The Bush administration should wait and see how well new personnel systems work at two of the largest federal departments before trying to rewrite civil service rules government-wide, several key members of Congress said yesterday.
The lawmakers weighed in a day after the administration unveiled a new personnel system at the Department of Homeland Security that officials say will make the bureaucracy nimbler and able to quickly respond to security threats in an era of global terrorism. A similar plan is under construction at the Defense Department.
Congress authorized the civil service reorganization at Homeland Security and Defense within the past three years after administration officials argued that decades-old federal work rules were overly restrictive and rewarded employees more for the longevity of their service than for the quality of their work. Bush administration officials said Wednesday that they will ask Congress to extend the new "flexibility" to all agencies to more strongly tie pay to performance and to ease the transfer of employees and money to where they can be most effective.
But some lawmakers contacted yesterday said there should be no rush.
"The personnel systems at DOD and DHS are experiments in creating flexible personnel systems," said Sen. Susan Collins (R-Maine), chairman of the Senate Homeland Security and Governmental Affairs Committee, which would have to approve any legislation. "I think it is prudent to see how these systems fare before deciding whether to expand the reforms to other federal agencies."
Sen. Joseph I. Lieberman (Conn.), the ranking Democrat on the panel, agreed, saying in a statement: "We should see how it works before we consider whether it would be appropriate for agencies without critical national security responsibilities."
Rep. Henry A. Waxman (Calif.), the ranking Democrat on the House Government Reform Committee, expressed similar concerns. "Congress granted DOD and DHS personnel flexibilities in recognition of their particular national security mission. That rationale doesn't apply to the rest of the government," he said in a statement.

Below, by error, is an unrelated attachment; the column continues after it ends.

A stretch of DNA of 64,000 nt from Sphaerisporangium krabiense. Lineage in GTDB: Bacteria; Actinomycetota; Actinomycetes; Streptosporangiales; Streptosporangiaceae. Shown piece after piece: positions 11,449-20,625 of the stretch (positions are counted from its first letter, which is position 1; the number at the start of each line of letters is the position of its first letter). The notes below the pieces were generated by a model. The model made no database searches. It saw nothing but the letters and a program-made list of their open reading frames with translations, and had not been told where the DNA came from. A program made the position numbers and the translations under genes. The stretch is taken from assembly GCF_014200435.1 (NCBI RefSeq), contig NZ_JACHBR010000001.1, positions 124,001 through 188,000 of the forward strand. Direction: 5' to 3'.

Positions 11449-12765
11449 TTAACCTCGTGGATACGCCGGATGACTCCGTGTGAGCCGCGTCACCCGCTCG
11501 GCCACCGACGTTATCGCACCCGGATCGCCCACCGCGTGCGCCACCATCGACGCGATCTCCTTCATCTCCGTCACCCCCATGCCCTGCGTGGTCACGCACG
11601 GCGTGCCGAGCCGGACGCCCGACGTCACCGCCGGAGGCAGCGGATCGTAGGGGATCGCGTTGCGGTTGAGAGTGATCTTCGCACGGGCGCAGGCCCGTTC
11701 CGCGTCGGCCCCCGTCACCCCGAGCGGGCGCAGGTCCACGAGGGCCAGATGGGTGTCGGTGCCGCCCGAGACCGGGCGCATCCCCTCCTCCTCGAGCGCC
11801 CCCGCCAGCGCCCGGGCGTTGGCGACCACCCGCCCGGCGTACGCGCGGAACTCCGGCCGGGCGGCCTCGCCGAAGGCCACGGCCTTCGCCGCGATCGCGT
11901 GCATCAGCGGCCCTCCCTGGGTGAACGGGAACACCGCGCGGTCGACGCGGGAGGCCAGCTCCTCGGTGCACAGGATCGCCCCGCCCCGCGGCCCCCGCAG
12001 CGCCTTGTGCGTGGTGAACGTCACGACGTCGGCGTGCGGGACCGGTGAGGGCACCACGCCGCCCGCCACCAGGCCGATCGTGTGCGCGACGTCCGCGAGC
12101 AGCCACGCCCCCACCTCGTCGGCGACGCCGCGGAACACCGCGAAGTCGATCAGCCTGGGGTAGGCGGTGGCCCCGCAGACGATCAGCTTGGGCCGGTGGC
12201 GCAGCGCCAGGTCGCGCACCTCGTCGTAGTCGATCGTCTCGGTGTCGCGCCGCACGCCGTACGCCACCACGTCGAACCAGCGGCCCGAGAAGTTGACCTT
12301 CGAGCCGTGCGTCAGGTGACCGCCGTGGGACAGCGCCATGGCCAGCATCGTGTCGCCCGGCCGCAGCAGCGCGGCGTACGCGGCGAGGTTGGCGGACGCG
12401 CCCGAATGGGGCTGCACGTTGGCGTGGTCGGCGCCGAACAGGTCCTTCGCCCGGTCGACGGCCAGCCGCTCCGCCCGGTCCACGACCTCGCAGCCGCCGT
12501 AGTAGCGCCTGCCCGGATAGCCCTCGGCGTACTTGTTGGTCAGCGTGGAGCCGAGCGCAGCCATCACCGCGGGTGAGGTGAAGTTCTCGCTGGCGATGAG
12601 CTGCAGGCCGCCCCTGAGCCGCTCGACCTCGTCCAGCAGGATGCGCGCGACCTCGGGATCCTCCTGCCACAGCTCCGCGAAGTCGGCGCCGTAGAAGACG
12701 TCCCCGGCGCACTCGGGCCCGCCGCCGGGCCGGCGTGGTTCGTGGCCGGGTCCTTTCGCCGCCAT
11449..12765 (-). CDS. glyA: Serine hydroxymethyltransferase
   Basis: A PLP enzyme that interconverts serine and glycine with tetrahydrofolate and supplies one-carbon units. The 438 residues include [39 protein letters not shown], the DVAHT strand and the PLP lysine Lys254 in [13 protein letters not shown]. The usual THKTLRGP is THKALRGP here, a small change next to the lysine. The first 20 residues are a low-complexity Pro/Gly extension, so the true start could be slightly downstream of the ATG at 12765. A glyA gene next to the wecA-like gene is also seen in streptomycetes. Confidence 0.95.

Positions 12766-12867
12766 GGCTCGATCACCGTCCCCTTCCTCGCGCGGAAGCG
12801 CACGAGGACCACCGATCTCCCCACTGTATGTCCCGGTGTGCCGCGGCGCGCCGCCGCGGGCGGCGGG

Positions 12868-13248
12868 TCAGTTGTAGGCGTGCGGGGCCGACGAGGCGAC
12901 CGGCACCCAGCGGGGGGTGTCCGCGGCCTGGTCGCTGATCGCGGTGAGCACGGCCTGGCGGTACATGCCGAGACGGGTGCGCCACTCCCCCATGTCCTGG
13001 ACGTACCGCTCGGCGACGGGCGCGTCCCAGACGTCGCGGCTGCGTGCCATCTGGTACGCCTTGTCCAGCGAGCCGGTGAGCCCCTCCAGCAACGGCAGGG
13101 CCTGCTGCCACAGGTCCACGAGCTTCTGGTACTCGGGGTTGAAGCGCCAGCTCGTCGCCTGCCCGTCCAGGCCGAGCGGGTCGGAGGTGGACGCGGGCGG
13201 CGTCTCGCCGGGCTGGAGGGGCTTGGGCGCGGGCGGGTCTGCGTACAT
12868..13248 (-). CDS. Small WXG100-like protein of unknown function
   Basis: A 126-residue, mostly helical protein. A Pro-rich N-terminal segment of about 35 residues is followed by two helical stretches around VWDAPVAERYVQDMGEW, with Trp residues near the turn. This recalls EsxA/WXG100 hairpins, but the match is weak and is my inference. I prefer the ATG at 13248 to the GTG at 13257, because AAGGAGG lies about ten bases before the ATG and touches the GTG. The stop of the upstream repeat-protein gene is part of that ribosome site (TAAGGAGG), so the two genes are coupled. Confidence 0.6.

The new DHS system took two years to develop and will require four more to implement. Internal working groups are crafting the still-secret DOD plan, which would apply to more than 700,000 civilian workers. Together, the new systems will affect nearly half of the government's 1.8 million civilian employees, moving large chunks of the federal workforce off the General Schedule and its familiar 15 pay grades.
Clay Johnson III, deputy director for management at the Office of Management and Budget, said this week that other agencies could develop new systems more quickly "because we've learned a lot from the DHS and DOD rules."
Smaller-scale experiments with changing pay systems at the Internal Revenue Service and the Federal Aviation Administration have produced mixed results. Managers at both agencies have said that it is easier to recruit talented workers at higher salaries than before, but it has also been difficult to create new pay systems that rank-and-file employees view as fair.
The current civil service system dates to the Pendleton Act of 1883, which replaced the "spoils system" of distributing jobs through political patronage with a merit-based system.
Presidents and most lawmakers in recent years have shown little interest in spending political capital on such arcane issues as personnel rules. But President Bush made the revision of civil service rules at DHS a key condition for the creation of the department after the Sept. 11, 2001, terrorist attacks.
The DOD and DHS plans have drawn significant criticism from federal employee unions, which contend that they erode workers' rights and make pay raises dependent on winning favor with the boss.
"They've been after the General Schedule system for a while, and this is just an easy excuse to dismantle it government-wide," said Colleen M. Kelley, president of the National Treasury Employees Union.
Kelley's union and three others filed a lawsuit in federal District Court yesterday to block new DHS restrictions on collective bargaining and employee appeals, saying the changes go further than Congress permitted in the legislation creating the department.
John Gage, president of the American Federation of Government Employees, said 800 union activists from around the country will visit their representatives on Capitol Hill on Feb. 8 to voice concerns about the civil service changes.
"This is not modern management," Gage said. "This is going back in time. This system is cronyism. It's throwing politics again into the civil service."